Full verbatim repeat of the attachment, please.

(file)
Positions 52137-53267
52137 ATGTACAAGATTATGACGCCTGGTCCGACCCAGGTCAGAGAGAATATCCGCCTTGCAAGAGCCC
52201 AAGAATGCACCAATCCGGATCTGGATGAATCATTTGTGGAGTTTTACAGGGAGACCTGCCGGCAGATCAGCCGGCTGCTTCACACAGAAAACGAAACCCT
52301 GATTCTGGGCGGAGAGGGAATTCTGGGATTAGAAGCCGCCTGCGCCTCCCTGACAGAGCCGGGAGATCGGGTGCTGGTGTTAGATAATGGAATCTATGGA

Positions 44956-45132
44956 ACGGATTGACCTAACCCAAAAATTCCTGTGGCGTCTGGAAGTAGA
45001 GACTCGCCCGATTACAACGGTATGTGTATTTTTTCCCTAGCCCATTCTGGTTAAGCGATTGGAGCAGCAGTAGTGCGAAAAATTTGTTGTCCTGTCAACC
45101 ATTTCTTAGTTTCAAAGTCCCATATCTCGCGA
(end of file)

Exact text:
Positions 52137-53267
52137 ATGTACAAGATTATGACGCCTGGTCCGACCCAGGTCAGAGAGAATATCCGCCTTGCAAGAGCCC
52201 AAGAATGCACCAATCCGGATCTGGATGAATCATTTGTGGAGTTTTACAGGGAGACCTGCCGGCAGATCAGCCGGCTGCTTCACACAGAAAACGAAACCCT
52301 GATTCTGGGCGGAGAGGGAATTCTGGGATTAGAAGCCGCCTGCGCCTCCCTGACAGAGCCGGGAGATCGGGTGCTGGTGTTAGATAATGGAATCTATGGA

Positions 44956-45132
44956 ACGGATTGACCTAACCCAAAAATTCCTGTGGCGTCTGGAAGTAGA
45001 GACTCGCCCGATTACAACGGTATGTGTATTTTTTCCCTAGCCCATTCTGGTTAAGCGATTGGAGCAGCAGTAGTGCGAAAAATTTGTTGTCCTGTCAACC
45101 ATTTCTTAGTTTCAAAGTCCCATATCTCGCGA